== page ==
While the Prime Ministers of India and Pakistan were preparing for their meeting in New York on the sidelines of the United Nations General Assembly, another set of leaders were in Islamabad, exploring new ways to improve the bilateral relationship. These were group of young leaders from a range of fields: politics, media, the arts, academia and medicine, who had been chosen by the Asia Society, New York as Fellows for the year 2013-2014, under the India-Pakistan Regional Young Leaders Initiative (IPRYLI). In all there were 11 individuals, five from India and six from Pakistan. The three-day conference in late September was a joint endeavor of the Asia Society and the Jinnah Institute in Pakistan. I had the good fortune of attending the conference.
There were two obvious differences between the meeting between the prime ministers and the brainstorming session in Islamabad.
First, Indian Prime Minister Manmohan Singh and his Pakistani counterpart Nawaz Sharif restricted their conversation to tensions across the Line of Control (LOC) and the terrorist attack in Jammu. In contrast, the young leaders in Islamabad were not bound by politics, and felt free to discuss a gamut of issues, although there was a focus on the visa regime, which affects ties in virtually every sphere, especially trade, education and tourism.
Second, both Singh (born 1932 in what is today Pakistan) and Sharif (born 1949) belong to the older generation. The young leaders meeting in Islamabad were not around to witness the wars of 1965 or 1971, and remember only the Kargil War of 1999 (which occurred during Sharif’s second stint as Pakistan’s prime minister). This meant that though they were naturally familiar with the terrible stories of partition and conflict, they carried less historical baggage. Many agreed that online jingoism is partly to blame for the acrimony between the countries.
The young leaders’ dialogue was remarkable in a number of ways.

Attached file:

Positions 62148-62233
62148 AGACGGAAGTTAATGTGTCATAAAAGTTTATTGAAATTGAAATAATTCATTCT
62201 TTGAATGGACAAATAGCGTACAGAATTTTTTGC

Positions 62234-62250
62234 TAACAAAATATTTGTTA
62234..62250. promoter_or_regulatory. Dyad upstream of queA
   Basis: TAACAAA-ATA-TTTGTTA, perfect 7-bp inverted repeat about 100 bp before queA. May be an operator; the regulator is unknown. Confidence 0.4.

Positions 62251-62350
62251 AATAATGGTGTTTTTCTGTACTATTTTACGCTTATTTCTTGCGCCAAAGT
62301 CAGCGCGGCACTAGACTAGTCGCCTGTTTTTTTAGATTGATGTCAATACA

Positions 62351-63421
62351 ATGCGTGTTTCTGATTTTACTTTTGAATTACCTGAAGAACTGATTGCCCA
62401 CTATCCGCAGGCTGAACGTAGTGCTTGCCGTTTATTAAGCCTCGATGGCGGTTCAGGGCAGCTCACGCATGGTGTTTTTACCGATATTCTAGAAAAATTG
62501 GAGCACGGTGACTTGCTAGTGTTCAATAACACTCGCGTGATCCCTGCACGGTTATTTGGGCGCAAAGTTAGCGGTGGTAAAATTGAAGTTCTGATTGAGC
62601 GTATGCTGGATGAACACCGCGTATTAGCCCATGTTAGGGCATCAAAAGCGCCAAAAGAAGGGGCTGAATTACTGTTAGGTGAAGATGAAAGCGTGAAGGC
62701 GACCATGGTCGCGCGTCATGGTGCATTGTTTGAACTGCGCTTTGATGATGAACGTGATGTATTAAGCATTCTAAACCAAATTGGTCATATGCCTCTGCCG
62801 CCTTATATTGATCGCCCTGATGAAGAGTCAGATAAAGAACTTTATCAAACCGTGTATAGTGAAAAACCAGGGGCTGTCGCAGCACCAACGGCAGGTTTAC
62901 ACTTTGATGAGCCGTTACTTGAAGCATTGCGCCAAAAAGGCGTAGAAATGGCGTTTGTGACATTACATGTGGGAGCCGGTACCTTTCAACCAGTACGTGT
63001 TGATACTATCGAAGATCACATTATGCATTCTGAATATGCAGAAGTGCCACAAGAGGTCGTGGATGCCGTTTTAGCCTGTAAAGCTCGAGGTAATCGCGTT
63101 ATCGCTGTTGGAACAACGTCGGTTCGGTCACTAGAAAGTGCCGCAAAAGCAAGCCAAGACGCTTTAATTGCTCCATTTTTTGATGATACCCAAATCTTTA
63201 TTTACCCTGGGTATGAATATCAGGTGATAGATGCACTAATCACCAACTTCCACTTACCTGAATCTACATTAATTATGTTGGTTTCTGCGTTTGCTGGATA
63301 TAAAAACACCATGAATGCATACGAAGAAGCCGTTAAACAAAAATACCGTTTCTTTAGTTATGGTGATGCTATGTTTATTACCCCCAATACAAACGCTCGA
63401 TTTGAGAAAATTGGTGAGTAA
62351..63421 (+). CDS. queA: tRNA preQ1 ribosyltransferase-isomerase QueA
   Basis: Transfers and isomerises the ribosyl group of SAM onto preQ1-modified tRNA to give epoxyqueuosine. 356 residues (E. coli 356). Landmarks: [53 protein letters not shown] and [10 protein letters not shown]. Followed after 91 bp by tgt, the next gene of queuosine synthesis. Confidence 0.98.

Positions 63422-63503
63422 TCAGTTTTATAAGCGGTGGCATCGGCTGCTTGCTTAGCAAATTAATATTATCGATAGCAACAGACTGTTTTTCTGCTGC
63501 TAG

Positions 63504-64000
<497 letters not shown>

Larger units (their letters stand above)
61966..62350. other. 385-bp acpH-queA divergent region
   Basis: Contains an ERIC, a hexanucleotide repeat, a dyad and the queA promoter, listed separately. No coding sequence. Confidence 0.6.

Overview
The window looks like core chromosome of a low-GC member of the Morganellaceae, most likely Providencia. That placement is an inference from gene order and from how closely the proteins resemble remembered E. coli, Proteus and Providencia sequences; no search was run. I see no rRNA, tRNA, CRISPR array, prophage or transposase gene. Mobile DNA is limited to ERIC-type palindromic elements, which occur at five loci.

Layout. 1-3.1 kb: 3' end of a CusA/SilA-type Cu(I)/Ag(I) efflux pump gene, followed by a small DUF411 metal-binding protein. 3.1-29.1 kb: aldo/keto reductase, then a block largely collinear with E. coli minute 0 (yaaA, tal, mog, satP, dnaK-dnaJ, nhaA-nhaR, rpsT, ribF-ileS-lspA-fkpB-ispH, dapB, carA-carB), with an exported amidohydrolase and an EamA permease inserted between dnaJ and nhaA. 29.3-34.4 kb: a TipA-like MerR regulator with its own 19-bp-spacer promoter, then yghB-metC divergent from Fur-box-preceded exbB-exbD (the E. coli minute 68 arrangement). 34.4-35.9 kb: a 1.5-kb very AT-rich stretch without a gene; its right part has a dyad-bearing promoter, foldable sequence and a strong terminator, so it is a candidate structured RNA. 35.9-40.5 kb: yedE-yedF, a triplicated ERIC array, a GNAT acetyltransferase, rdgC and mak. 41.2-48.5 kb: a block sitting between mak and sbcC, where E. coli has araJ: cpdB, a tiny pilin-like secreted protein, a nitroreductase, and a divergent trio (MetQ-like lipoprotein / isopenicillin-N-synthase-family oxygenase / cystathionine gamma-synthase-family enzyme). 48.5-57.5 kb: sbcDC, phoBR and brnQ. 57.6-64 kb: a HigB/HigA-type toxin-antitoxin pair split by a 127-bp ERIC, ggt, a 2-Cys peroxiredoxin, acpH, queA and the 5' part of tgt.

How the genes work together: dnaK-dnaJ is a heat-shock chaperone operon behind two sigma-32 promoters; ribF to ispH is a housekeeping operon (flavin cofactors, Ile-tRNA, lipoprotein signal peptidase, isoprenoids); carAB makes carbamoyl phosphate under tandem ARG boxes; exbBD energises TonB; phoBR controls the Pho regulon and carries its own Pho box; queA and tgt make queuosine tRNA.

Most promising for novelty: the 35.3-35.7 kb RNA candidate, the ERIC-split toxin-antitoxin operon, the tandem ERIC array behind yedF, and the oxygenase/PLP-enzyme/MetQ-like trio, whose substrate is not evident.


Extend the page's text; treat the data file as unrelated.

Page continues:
For one thing, the individuals came from very different walks of life, and this ensured that the conversation did not focus excessively on any one sphere. As a consequence, there were discussions on a number of issues: easing visa regimes, facilitating student exchange, releasing prisoners and fishermen, recognizing the need for India and Pakistan to explore synergies in spheres such as medicine and law, and using social media for promoting meaningful dialogue.
Moreover, unlike many Indo-Pakistan exchanges, the dialogue was refreshingly unique, for the simple reason that none of the political and security issues that generally dominate discussions between the countries were given too much space, although they were mentioned.
Third, dialogues between India and Pakistan tend to ignore the perspectives of the diasporas of both countries. This is in spite of the fact that the diasporas have a significant impact on ties, acting as both spoilers and bridge builders. In this sense, the interaction in Islamabad was fortunate to benefit from a number of individuals who have been living overseas for a number of years. They include Mumbai-born Satchit Balsari, an emergency physician in New York, Priti Radhakrishan, a New York-based lawyer who is the director and co-founder of the Initiative for Medicine, Access and Knowledge (IMAK), and Sarah Hussain, a poet who now resides in Pakistan, but who has spent most of her life abroad.
Finally, the conference was interesting because apart from bilateral issues, it also considered the domestic problems shared by both India and Pakistan. This gave an insight into how many of the day-to-day challenges in law, healthcare and the status of women are very similar.
The message from the three-day conference was clear: Both countries need to live like normal neighbors, and the extreme positions on both sides must end.
Tridivesh Singh Maini is a New Delhi-based columnist, and independent policy analyst. He is also an Asia Society IPRYLI Fellow (2013-2014).